True Confessional?

October 3, 2003


With his recent appearance on the cover of Spin magazine, Chris Carrabba -- better known as the singer, songwriter and driving force behind Dashboard Confessional -- has become the "face of emo" the way that Moby was deemed the prime exponent of techno or Kurt Cobain became the unwilling crown prince of grunge.

It's an unenviable position -- no artist wants to be held responsible for an entire genre, especially when it's one that produces far less great music than mediocre product--but with his new album, "A Mark, A Mission, A Brand, A Scar," debuting at No. 2 on Billboard's pop albums chart, his poster-boy good looks adorning every rock mag on the newsstands, and his band performing a sold-out show at the Aragon Ballroom tonight, Carrabba has had the role thrust upon him, whether he likes it or not.


*6:45 tonight

*Aragon Ballroom, 1106 W. Lawrence

*Sold out

"I would never go out there and say, 'I'm an emo singer,' " the 28-year-old artist told me the first time I interviewed him in March 2002, before three packed shows at the House of Blues. "Personally, if I was going to label these bands myself, I wouldn't use that word. I don't see how you classify Sunny Day Real Estate, the Promise Ring, Saves the Day, the Get Up Kids and Fugazi as one.

"But genre labels can be useful in the sense that there's some dude in some Podunk town where there is no alternative to the rock station, and there is no underground scene, and there is no indie-rock record store and no one else like him in that town, and instead of getting sucked into listening to country rock or the Backstreet Boys on MTV, once every couple of hours he gets to see this punk-rock stuff on MTV that's full of energy and he gets to feel the same thing I felt when I heard Green Day for the first time when I was 15, or even better, when I heard Operation Ivy and lost my mind."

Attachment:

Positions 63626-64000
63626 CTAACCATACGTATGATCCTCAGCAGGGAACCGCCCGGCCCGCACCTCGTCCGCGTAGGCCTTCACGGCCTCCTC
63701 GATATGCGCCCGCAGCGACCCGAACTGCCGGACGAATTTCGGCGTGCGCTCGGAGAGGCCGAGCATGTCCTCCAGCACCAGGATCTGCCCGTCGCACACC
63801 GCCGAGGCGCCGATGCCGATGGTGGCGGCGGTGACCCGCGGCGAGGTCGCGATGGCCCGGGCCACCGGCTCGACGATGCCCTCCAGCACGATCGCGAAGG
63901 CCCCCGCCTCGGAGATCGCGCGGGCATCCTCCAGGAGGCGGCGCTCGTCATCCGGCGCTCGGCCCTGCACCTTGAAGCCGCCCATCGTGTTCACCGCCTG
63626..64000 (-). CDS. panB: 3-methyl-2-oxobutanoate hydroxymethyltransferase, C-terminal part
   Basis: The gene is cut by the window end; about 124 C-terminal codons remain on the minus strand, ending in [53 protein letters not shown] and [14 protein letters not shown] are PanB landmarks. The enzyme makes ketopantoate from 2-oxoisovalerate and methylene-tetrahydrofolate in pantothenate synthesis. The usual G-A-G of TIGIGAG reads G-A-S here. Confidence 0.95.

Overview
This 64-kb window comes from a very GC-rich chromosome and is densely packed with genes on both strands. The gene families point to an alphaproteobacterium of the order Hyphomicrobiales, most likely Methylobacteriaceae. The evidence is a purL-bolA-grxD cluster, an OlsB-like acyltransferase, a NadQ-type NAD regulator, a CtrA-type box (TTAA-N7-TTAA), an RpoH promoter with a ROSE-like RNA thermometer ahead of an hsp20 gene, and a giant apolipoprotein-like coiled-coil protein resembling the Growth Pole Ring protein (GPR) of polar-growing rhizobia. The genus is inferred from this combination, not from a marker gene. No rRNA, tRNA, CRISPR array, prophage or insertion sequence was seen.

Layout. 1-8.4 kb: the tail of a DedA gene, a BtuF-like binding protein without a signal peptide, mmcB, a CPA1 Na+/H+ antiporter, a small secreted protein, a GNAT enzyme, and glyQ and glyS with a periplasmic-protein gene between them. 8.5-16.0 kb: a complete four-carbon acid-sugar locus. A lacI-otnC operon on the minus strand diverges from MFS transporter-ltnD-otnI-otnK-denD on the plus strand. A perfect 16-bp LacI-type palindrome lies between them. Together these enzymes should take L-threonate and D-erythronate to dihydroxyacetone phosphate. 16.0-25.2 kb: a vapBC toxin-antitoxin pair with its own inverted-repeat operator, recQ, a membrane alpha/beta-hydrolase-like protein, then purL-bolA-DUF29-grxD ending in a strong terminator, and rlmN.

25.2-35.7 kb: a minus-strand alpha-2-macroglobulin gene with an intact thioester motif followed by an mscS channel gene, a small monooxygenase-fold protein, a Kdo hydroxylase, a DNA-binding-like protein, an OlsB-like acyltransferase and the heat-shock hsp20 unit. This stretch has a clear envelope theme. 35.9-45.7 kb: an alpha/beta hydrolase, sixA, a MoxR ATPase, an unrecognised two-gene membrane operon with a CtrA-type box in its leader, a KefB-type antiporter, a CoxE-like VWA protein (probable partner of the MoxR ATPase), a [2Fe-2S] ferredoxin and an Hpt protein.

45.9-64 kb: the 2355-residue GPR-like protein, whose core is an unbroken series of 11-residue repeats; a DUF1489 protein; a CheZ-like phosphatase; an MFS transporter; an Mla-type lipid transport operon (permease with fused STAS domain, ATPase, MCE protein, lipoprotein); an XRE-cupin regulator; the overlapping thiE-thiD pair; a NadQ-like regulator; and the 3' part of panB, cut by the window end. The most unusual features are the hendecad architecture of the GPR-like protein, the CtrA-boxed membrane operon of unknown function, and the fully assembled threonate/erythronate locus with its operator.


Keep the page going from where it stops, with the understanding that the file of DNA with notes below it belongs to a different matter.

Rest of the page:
Its auteur's protests aside, Dashboard epitomizes the best of what emo (short for "emocore" or "emotional punk") has become. The roots of the sound can be traced back to the early '80s, when a number of groups in Washington, D.C.'s hard-core punk scene (Embrace chief among them) began to pair intensely personal and heartfelt lyrics with their hyper-aggressive sounds.

As the genre matured, the music became more complex, marked with dramatic dynamic shifts and often complex time signatures, as well as contrasts with lighter sounds, such as the acoustic guitar that Carrabba often incorporates in his tunes.

Carrabba formed Dashboard Confessional in his native Boca Raton, Fla., in the late '90s after fronting a number of other bands, including Further Seems Forever and the Vacant Andies. From the beginning, he's been the primary musical force, recruiting other players as needed to flesh out his tuneful musical journal entries of lost love, frustrated romance and twentysomething angst.

Signed to the super-ambitious pseudo-indie Vagrant Records, Dashboard broke through to the mainstream audience of MTV's "Total Request Live" with 2001's "Screaming Infidelities" -- the musical equivalent of "The Breakfast Club" for a new generation of troubled teens. Carrabba followed with a pair of E.P.s in 2002, but anticipation was high for his next full album, though he claims that he didn't let the pressure get to him.